What Everyone Should Know About the Development of the New Testament Canon (Part 3 of 4)
This is part three of a four part series about the development of the New Testament canon. Here's part one and part two.
The term canon comes from the Greek word kanōn, which comes from the Hebrew word kaneh. Canon means “rule” or “standard.” It was not until the middle of the fourth century that the term canon was used to refer to the New Testament. However, this does not mean that the church did not have an early understanding of a canon.
The authors of The Cradle, the Cross, and the Crown write, “…another expression or set of terms may have been used to communicate the concept that was later called ‘canon’” It is important to acknowledge the Jewish roots of Christianity. As Everett Ferguson puts it, Christianity started with a canon of Scripture, which was the Old Testament. The Old Testament was referred to as the Law, the Prophets, and the Writings. In fact Jesus himself referred to the Old Testament in this three part manner in Luke 24:44. It would be understandable that the church would use similar terms when referring to the New Testament, as the Jews did with the Old Testament. There is evidence that the early Christians used similar terminology. They used the Memoirs of the Apostles, the Writings of the Evangelists, the Writings of the Apostles, and the Fourfold Gospel when referring to the collection of the New Testament. Everett Ferguson also concludes that the early church fathers used the three-fold manner in reference to the canon. He writes, “Several second-century authors…refer to a three-fold standard of authority for Christians: the prophets, the Lord, and the apostles.”
There is another theory, put forward by M.G. Cline; that is very plausible for an early understanding of a canon. This theory would explain why the early Christians readily accepted the writings of the apostles as Scripture and why these writings were disseminated so quickly. This has roots in the Old Testament understanding of covenant documents. There was a new covenant instituted, so like the old covenant, there would have been an expectation that new covenant documents would be written.
The fact that Christians do not use the term canon until the fourth century has little bearing on whether or not the New Testament was canonized before then. It appears to be a case that is similar to the idea of the Trinity. Though it is well established that the Trinity is found in the New Testament, the term itself was created by the early church fathers. The same could be true of the term of the canon.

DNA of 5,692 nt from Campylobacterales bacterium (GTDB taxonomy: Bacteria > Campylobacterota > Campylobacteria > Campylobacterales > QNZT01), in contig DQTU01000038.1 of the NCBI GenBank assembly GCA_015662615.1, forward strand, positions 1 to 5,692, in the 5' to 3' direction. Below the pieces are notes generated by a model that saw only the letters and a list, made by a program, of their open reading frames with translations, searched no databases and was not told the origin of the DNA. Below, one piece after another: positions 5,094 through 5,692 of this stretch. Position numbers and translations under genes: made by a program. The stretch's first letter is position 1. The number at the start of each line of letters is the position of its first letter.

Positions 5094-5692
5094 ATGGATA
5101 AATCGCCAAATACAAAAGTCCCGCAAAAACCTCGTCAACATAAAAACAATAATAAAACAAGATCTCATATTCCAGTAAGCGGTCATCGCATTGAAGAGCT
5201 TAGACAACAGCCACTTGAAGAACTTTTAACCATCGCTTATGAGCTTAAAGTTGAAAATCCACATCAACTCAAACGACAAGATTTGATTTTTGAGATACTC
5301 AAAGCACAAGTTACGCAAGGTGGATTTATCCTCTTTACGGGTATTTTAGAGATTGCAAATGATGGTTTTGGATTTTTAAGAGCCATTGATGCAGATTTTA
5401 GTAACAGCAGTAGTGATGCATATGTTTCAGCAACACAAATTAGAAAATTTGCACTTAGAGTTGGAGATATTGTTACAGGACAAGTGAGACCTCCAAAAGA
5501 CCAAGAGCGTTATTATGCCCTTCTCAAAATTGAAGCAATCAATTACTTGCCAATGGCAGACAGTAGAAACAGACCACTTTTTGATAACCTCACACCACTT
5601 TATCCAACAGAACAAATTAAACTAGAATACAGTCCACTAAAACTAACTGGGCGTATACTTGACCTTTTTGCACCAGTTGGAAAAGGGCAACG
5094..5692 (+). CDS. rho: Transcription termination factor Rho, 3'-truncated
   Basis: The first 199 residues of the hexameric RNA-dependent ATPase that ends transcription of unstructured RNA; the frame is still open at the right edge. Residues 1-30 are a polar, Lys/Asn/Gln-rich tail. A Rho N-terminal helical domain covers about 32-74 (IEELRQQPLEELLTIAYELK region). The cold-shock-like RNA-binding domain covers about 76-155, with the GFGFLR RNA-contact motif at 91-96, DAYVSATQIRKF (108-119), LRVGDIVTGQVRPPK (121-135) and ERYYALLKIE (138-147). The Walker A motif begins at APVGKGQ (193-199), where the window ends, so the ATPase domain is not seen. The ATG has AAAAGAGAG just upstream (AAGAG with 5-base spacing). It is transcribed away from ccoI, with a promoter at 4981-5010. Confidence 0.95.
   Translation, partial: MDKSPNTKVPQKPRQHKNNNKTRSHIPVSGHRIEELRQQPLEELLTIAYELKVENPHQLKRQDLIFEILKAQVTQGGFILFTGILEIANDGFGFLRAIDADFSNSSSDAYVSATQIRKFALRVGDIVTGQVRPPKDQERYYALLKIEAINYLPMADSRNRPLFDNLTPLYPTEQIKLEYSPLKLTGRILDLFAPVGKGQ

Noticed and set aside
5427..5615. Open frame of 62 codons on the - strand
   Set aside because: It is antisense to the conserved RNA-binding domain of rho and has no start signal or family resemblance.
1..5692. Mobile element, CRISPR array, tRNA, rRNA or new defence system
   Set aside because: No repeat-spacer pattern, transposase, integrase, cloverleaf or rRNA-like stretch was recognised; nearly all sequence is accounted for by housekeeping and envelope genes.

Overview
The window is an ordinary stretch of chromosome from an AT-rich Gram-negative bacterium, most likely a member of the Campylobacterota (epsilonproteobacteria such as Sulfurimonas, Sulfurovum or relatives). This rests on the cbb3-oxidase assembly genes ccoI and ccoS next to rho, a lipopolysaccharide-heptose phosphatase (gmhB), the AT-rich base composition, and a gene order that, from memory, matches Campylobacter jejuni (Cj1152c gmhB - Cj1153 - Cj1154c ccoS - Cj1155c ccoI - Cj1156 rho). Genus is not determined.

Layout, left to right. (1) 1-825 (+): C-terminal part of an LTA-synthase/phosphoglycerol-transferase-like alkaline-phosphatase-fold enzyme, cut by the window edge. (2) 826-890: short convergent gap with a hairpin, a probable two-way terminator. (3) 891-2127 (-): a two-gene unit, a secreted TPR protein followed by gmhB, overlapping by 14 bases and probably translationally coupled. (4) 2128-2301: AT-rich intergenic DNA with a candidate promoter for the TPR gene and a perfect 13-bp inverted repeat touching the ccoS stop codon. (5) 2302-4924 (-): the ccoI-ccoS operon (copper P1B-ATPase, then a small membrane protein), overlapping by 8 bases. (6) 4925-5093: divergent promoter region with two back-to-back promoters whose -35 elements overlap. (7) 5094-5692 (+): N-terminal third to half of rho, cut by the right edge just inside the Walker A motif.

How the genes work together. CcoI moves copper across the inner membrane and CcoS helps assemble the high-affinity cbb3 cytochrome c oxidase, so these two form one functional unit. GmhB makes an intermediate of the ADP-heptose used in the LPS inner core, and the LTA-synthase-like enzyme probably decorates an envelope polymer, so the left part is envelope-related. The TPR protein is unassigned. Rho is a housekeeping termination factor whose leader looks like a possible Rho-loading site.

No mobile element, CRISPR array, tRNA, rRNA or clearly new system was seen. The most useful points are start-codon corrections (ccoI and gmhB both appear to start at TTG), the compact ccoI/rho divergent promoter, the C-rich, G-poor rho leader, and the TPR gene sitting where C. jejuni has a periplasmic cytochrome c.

There is internal evidence in the New Testament itself; that suggest that the writers understood that they were writing Scripture and a canon. Paul refers to a passage in Luke’s Gospel as Scripture, in 1 Tim 5:18. In 2 Pet 3:15-16, Peter refers to Paul’s letters as Scripture. What is interesting about this passage is that Peter seems to be aware of a circulating collection of Paul’s letters. Not only was he aware of more than one letter but he writes as if the readers are familiar with the letters as well. Luke also references the other gospels in the beginning of his (Luke 1:1). Luke also uses the term, “handed down to us” in Luke 1:2, as do the early church fathers. The authors of The Cradle, the Cross, and the Crown point out that Matthew and Luke continued the “biblical history of the Old Testament.” In fact, the literary plan of Matthew seems to be structured symbolically like the Pentateuch. They also point out that John would have known that Revelation was Scripture because he was receiving visions from God. His warnings not to add to the book are in line with an understanding that he was writing Scripture. Paul encourages his readers to read his letters in church, which was a principle for Scripture. He commands Timothy to “devote yourself to the public reading of Scripture.”
The apostles were eyewitness of Jesus. Biblical evidence supports the idea that the New Testament writers were well aware of each other’s work. So that would also make them eyewitnesses of a developing canon. They would have had knowledge of which books were authentic. This idea could explain where the term, “handed down to us” and the term, “we received” developed. The early church fathers claim that the apostles themselves gave them these books. They are very confident of this fact; which perhaps is based on knowledge that is no longer extant for modern scholars.
Erin Herbst gave her life to Jesus Christ around the age of eight and has been joyfully serving the Lord since that time. Erin is happily married and has two young children with another on the way. She has been ministering to college students since 2004, with Master Plan Ministries. As well as being a wife, mother, and minister to college students she is also working toward a Master’s degree at Liberty University.
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